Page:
News Release

NASA finds heavy water vapor concentration rings eye of Cyclone Amphan

Peer-Reviewed Publication

NASA/Goddard Space Flight Center

Aqua image of Amphan

image: On May 18 at 3:40 a.m. EST (0740 UTC), NASA's Aqua satellite passed over Tropical Cyclone Amphan, located in the Northern Indian Ocean. Aqua found highest concentrations of water vapor (brown) and coldest cloud top temperatures were around the clear eye. view more 

Credit: Credits: NASA/NRL

When NASA's Aqua satellite passed over the Northern Indian Ocean on May 18, it gathered water vapor data that showed the intensity of powerful Tropical Cyclone Amphan. Amphan is the equivalent of a Category 5 hurricane on the Saffir-Simpson Hurricane Wind Scale.

Water vapor analysis of tropical cyclones tells forecasters how much potential a storm has to develop. Water vapor releases latent heat as it condenses into liquid. That liquid becomes clouds and thunderstorms that make up a tropical cyclone. Temperature is important when trying to understand how strong storms can be. The higher the cloud tops, the colder and the stronger the storms.

NASA's Aqua satellite passed over Tropical Cyclone Amphan on May 18 at 3:40 a.m. EST (0740 UTC), and the Moderate Resolution Imaging Spectroradiometer or MODIS instrument gathered water vapor content and temperature information. The MODIS image showed highest concentrations of water vapor and coldest cloud top temperatures circled the visible eye.

MODIS data showed coldest cloud top temperatures were as cold as or colder than minus 70 degrees Fahrenheit (minus 56.6 degrees Celsius) in those storms. Storms with cloud top temperatures that cold have the capability to produce heavy rainfall.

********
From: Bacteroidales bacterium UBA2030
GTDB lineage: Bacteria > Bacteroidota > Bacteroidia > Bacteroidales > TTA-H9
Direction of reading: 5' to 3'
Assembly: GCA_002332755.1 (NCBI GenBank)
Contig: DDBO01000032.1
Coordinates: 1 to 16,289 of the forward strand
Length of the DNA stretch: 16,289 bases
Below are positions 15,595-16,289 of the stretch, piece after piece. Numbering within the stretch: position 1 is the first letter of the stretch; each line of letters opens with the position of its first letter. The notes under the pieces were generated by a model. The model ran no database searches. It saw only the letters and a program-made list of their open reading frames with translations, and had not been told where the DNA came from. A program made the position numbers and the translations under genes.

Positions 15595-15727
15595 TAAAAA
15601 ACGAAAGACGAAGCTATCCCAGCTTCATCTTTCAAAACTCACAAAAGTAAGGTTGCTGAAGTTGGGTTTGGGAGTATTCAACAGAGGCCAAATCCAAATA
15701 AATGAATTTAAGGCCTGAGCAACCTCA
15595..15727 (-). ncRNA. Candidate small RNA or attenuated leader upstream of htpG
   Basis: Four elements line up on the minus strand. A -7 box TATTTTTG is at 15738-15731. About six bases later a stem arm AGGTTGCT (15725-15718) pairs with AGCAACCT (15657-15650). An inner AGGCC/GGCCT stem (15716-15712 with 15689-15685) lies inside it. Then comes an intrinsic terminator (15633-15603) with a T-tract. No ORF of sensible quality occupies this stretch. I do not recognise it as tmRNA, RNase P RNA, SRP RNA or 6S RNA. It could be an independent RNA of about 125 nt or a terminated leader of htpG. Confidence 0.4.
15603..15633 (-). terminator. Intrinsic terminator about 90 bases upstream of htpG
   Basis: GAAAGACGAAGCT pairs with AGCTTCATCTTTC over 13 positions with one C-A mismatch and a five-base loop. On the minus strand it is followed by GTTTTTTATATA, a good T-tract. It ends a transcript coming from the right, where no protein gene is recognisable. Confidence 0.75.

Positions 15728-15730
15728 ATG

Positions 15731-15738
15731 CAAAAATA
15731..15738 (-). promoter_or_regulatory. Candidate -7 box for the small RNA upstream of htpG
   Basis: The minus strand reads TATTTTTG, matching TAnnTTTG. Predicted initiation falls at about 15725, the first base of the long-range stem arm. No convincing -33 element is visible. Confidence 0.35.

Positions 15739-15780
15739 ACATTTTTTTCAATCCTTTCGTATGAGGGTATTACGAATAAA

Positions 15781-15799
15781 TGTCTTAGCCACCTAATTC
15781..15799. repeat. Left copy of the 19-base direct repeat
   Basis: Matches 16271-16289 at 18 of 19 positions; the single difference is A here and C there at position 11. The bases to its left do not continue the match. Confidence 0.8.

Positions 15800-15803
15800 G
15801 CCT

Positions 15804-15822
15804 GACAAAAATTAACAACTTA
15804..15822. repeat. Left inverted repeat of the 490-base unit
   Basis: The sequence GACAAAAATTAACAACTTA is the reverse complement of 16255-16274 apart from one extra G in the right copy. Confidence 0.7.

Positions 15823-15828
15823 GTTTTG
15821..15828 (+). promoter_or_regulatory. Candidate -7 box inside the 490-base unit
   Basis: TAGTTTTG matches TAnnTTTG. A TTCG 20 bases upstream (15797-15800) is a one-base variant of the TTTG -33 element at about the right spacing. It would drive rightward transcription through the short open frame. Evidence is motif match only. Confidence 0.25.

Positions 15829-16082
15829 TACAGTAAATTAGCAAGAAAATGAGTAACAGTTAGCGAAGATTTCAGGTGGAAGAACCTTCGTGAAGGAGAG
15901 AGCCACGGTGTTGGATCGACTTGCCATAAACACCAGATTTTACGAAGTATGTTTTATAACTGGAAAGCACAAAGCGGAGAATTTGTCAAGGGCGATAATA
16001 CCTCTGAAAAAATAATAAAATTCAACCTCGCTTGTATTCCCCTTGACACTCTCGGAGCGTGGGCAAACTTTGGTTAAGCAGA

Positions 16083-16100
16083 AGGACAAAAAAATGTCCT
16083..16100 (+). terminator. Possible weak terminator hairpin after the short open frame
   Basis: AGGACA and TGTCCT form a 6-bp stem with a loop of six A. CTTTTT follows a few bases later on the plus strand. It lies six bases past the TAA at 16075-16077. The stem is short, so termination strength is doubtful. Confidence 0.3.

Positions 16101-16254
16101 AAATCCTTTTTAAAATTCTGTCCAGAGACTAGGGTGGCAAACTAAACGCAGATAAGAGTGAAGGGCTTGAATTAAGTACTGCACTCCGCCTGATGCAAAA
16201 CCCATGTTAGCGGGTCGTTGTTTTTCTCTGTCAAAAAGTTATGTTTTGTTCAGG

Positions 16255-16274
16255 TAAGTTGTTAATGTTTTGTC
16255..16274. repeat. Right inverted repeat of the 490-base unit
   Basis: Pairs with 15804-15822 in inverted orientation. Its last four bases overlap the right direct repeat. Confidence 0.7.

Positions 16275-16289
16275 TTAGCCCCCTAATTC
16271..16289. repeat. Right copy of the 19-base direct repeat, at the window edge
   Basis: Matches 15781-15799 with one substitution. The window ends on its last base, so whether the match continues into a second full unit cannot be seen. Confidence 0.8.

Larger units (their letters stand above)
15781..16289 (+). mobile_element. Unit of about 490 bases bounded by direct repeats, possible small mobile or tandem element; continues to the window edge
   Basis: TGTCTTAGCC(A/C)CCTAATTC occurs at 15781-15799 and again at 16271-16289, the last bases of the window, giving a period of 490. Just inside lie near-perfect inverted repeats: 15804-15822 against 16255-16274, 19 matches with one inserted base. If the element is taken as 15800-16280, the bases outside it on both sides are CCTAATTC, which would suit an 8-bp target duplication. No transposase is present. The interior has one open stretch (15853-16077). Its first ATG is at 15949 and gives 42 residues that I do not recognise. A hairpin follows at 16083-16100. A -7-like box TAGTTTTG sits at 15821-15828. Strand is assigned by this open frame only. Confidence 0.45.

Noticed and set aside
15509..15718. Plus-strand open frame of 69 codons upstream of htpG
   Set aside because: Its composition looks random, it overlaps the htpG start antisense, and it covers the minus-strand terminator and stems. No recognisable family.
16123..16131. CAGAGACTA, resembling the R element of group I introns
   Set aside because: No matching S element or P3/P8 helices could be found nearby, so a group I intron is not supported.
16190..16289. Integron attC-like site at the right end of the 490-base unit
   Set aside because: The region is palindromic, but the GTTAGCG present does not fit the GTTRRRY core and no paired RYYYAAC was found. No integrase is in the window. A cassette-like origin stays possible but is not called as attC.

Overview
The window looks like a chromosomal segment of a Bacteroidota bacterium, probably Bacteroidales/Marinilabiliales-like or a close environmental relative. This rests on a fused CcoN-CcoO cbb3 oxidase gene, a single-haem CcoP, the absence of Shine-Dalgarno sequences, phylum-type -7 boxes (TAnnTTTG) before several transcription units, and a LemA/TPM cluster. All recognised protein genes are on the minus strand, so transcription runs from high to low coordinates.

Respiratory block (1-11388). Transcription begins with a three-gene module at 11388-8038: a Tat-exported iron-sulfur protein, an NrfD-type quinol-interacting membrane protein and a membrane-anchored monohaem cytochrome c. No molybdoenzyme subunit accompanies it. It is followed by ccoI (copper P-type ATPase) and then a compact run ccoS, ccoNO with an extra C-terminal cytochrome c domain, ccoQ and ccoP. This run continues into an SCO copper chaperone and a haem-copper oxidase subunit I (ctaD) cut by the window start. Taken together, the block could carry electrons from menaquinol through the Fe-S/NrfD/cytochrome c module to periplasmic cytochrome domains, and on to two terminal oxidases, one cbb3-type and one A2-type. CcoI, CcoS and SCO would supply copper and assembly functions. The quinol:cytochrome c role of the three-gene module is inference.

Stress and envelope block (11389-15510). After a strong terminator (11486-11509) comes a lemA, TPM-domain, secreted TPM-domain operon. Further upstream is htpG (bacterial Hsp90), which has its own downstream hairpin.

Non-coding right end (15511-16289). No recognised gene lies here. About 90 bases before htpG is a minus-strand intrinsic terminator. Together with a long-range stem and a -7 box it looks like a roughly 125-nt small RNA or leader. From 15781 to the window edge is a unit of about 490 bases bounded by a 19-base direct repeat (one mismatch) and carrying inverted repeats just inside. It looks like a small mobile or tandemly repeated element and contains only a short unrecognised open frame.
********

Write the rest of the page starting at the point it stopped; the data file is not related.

NASA-NOAA's Suomi NPP satellite provided a visible image of the huge Tropical Cyclone Amphan on May 18, just off the eastern coast of India. The image showed the extent of the storm, which was over open ocean, stretching from just north of Sri Lanka, north, past the Indian states of Tamil Nadu to Andrha Pradesh.

At 5 a.m. EDT (0900 UTC) on May 18, the Joint Typhoon Warning Center (JTWC) noted that Amphan's eye was centered near latitude 13.6 degrees north and longitude 86.4 degrees east, about 301 nautical miles southeast of Visakhapatnam, India. Amphan was moving to the north and had maximum sustained winds 140 knots (161 mph/259 kph).

Amphan will move north and is expected to strengthen slightly. JTWC said the storm will then gradually weaken prior to landfall near Kolkata, India in two days.

NASA's Aqua satellite is one in a fleet of NASA satellites that provide data for hurricane research.

Tropical cyclones/hurricanes are the most powerful weather events on Earth. NASA's expertise in space and scientific exploration contributes to essential services provided to the American people by other federal agencies, such as hurricane weather forecasting.


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